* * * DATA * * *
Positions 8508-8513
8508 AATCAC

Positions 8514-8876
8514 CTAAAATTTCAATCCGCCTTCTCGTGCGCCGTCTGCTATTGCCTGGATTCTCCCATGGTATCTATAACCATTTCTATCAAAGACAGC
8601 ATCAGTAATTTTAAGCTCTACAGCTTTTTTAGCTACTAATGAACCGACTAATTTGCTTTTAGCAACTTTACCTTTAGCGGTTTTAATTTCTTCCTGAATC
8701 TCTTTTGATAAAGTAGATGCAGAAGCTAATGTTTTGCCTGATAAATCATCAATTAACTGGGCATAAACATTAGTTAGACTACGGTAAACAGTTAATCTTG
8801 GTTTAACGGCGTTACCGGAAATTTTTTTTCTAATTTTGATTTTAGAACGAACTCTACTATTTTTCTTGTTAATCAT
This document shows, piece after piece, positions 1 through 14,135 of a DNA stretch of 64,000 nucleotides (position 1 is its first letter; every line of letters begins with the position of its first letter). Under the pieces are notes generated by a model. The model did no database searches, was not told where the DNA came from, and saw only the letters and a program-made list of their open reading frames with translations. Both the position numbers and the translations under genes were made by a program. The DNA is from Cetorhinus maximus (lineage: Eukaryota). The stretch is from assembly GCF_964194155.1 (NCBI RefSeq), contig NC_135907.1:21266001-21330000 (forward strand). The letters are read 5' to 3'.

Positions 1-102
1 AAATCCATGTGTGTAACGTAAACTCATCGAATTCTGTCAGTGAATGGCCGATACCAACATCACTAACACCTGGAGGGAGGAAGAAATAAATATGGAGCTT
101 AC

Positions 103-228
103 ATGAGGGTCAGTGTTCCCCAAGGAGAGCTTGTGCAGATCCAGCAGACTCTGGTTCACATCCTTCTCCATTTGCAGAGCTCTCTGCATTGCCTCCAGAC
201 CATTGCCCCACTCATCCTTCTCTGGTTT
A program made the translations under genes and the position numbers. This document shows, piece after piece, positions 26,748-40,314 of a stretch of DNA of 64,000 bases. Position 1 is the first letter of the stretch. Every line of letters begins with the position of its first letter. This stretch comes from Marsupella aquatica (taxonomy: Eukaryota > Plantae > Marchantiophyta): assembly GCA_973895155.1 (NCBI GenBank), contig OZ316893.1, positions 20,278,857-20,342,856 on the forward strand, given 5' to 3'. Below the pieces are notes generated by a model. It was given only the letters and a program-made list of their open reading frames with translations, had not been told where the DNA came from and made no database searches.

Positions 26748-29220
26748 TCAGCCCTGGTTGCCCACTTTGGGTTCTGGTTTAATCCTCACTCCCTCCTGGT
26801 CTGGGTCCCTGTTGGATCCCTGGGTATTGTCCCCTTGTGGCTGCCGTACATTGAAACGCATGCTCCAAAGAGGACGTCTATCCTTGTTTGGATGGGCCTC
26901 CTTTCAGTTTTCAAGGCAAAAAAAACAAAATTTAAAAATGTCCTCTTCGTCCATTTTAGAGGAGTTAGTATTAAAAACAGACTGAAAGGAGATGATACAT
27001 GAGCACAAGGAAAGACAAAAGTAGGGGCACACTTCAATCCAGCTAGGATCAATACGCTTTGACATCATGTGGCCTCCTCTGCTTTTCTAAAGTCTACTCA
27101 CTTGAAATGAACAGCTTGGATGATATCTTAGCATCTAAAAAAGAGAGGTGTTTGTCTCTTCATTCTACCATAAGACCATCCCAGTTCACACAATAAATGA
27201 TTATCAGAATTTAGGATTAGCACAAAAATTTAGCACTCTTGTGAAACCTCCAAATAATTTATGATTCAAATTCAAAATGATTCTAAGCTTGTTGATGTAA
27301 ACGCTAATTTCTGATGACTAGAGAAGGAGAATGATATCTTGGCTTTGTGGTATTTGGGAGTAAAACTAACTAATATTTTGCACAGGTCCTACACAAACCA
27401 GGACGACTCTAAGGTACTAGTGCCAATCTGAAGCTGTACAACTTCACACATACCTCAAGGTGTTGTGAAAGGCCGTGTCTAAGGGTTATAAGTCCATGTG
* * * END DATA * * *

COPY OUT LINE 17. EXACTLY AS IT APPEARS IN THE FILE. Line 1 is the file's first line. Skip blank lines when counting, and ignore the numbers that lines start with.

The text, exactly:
26748 TCAGCCCTGGTTGCCCACTTTGGGTTCTGGTTTAATCCTCACTCCCTCCTGGT